4 November 2023
The military attacks carried out by the Rapid Support Forces late last month on the Sudanese army’s military garrison in the city of Nyala, the second in size and importance after Khartoum, were not just routine attacks. The Rapid Support Forces (RSF) launched attacks for a period of more than 190 days without stopping, and after a series of attacks, these forces were able to enter the garrison buildings after the army was forced to withdraw, according to military sources who spoke to Ayin.
According to several military sources, the army’s withdrawal came as a result of the difficulty of delivering military supplies and provisions to the forces of the army’s 16th Infantry Division inside the Nyala garrison, the prolonged siege, and the closure of the supply lines around the city by the RSF.
For nearly seven months now, a war of dominance between Sudan’s army and the paramilitary Rapid Support Forces (RSF) has taken place, displacing roughly six million people in the process. In the last weeks of October, the RSF made military gains across the western Darfur region, claiming control of Nyala in South Darfur State and Zalingei in Central Darfur –all the while internationally-brokered peace talks are taking place between the warring parties in Jeddah, Saudi Arabia.
Now in Nyala
According to South Darfur State humanitarian worker Hassan Karifo, Nyala is now, after weeks of shelling, finally calmer. Some markets have returned, most notably Al-Malja, Al-Jabal, and Al-Andalus markets. The General Government Hospital in Nyala, however, remains closed after doctors fled the violence and traveled to Al-Daein in East Darfur State. Some health centers are working, including the Turkish Hospital, Sheikh Musa Health Center, in addition to the Medical Department of the Rapid Support Forces, local residents said.
Despite public claims to restore civilian life to Nyala by RSF’s second in command, Lt.-Gen. Abdelrahim Dagalo, movement is still at a standstill, Karifo added, with only small movements by civilians amidst the periphery.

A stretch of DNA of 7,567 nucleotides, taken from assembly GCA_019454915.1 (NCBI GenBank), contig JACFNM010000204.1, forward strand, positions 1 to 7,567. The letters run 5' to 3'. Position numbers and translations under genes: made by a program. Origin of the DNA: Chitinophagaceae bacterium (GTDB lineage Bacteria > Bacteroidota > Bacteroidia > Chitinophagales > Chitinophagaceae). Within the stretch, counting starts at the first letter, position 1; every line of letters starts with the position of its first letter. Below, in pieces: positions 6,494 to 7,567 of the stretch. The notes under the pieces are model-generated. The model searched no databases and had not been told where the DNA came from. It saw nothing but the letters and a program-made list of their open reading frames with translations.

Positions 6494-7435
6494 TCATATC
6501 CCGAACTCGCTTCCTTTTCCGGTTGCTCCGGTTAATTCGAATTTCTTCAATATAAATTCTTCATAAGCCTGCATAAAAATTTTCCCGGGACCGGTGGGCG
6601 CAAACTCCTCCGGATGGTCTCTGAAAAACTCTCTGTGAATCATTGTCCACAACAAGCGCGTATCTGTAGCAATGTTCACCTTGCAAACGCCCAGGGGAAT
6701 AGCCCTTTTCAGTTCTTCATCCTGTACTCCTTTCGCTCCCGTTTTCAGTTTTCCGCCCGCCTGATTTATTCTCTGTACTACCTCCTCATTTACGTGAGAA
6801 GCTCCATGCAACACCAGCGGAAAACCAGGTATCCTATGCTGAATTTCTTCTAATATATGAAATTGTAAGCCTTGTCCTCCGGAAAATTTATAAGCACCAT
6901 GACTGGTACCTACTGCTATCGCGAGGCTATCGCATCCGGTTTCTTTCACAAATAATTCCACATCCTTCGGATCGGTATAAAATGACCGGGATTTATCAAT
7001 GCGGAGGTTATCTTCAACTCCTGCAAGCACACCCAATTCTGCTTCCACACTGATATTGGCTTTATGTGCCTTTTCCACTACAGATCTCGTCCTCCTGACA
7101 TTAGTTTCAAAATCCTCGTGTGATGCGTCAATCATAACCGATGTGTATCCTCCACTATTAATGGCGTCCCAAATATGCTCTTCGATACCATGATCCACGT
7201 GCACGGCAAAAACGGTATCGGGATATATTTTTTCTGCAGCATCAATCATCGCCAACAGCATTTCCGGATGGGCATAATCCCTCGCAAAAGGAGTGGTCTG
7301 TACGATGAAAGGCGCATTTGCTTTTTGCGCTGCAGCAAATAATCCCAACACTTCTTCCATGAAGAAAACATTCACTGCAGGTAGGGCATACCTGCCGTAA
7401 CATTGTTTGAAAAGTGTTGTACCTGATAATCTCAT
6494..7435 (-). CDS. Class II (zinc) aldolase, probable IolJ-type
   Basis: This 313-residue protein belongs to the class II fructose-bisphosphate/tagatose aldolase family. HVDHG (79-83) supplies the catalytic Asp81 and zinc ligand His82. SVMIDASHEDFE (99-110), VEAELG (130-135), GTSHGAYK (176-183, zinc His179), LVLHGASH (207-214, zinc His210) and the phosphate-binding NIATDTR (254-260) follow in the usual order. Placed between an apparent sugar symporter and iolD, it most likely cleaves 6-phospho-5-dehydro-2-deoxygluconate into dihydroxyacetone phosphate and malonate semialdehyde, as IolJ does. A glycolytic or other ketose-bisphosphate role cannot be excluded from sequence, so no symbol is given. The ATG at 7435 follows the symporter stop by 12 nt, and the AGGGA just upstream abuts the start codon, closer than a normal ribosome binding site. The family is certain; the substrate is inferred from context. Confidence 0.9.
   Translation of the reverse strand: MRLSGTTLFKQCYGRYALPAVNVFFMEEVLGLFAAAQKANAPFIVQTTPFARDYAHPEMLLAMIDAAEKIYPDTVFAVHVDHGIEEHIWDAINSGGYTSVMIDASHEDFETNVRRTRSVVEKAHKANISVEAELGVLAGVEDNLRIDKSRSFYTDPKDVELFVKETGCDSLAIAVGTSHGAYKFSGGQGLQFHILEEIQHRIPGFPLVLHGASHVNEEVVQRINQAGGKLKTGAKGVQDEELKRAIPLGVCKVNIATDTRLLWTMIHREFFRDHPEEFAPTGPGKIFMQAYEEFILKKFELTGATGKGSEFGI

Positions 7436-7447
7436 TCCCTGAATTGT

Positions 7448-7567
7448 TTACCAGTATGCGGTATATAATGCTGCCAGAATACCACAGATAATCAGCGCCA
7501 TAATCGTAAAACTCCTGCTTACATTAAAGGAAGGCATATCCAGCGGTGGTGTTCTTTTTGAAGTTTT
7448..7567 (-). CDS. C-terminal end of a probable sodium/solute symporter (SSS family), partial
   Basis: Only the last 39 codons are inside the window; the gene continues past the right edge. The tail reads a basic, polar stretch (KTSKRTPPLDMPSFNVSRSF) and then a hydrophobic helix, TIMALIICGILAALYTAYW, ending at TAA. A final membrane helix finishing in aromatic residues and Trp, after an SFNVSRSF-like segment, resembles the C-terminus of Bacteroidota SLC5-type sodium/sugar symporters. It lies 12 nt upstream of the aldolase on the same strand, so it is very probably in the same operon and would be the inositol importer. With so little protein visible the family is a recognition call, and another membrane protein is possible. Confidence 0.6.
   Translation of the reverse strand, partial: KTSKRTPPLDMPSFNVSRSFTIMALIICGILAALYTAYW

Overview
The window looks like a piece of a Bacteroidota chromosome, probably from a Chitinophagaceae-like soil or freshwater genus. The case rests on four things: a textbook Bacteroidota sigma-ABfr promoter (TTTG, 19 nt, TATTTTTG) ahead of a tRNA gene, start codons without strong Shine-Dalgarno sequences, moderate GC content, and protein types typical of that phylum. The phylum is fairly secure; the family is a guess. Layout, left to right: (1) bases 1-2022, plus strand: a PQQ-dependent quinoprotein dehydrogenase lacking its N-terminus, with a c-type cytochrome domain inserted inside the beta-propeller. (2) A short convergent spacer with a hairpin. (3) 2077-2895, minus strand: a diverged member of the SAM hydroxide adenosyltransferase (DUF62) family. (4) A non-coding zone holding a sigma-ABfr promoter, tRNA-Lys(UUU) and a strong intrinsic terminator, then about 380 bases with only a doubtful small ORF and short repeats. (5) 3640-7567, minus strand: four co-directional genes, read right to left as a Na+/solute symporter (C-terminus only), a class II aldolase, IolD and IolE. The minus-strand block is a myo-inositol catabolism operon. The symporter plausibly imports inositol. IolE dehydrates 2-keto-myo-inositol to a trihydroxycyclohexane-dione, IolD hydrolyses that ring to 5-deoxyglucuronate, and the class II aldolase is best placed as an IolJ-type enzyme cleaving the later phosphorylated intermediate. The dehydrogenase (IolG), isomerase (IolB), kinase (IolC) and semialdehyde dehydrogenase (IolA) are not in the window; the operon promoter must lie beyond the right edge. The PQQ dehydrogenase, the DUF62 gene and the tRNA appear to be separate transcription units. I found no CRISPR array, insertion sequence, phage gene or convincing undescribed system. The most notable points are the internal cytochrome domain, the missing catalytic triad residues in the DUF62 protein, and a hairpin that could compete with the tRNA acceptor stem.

While the RSF have proven their military might in relation to Darfur, they are yet to be tested on their ability to govern.
According to Karifo and a military source close to the RSF who is unauthorised to speak to the media, the RSF is expected for the time being to manage the city through second-level officials currently working in government institutions. The military source told Ayin Abdelrahim Dagalo has no intention of forming a unilateral government in Nyala or the state. “It is difficult for them (RSF) to form a new government without clashing with the international community and the current negotiations taking place in Jeddah,” Karifo said.
RSF sources told Ayin the deputy commander would even accept the return of the former South Darfur State governor, Al-Tijani Hanoun, who currently resides in Port Sudan – an area under the control of the army. It is, however, unlikely the army would allow Hanoun to return to govern South Darfur State, the same sources said.
South Darfur State: an economic hub
The RSF are keen to maintain control of South Darfur State, largely due to the gold mines in Songo, Buram al-Radom, and Hafrat al-Nahhas, according to Darfur researcher, Dirar Adam. Mining operations in these areas remain under RSF control, Dirar added. After the decline in gold mining production in Jebel Amer since 2020, says researcher and security expert Muhammad Adam, the RSF have focused their gold mining operations in South Darfur State.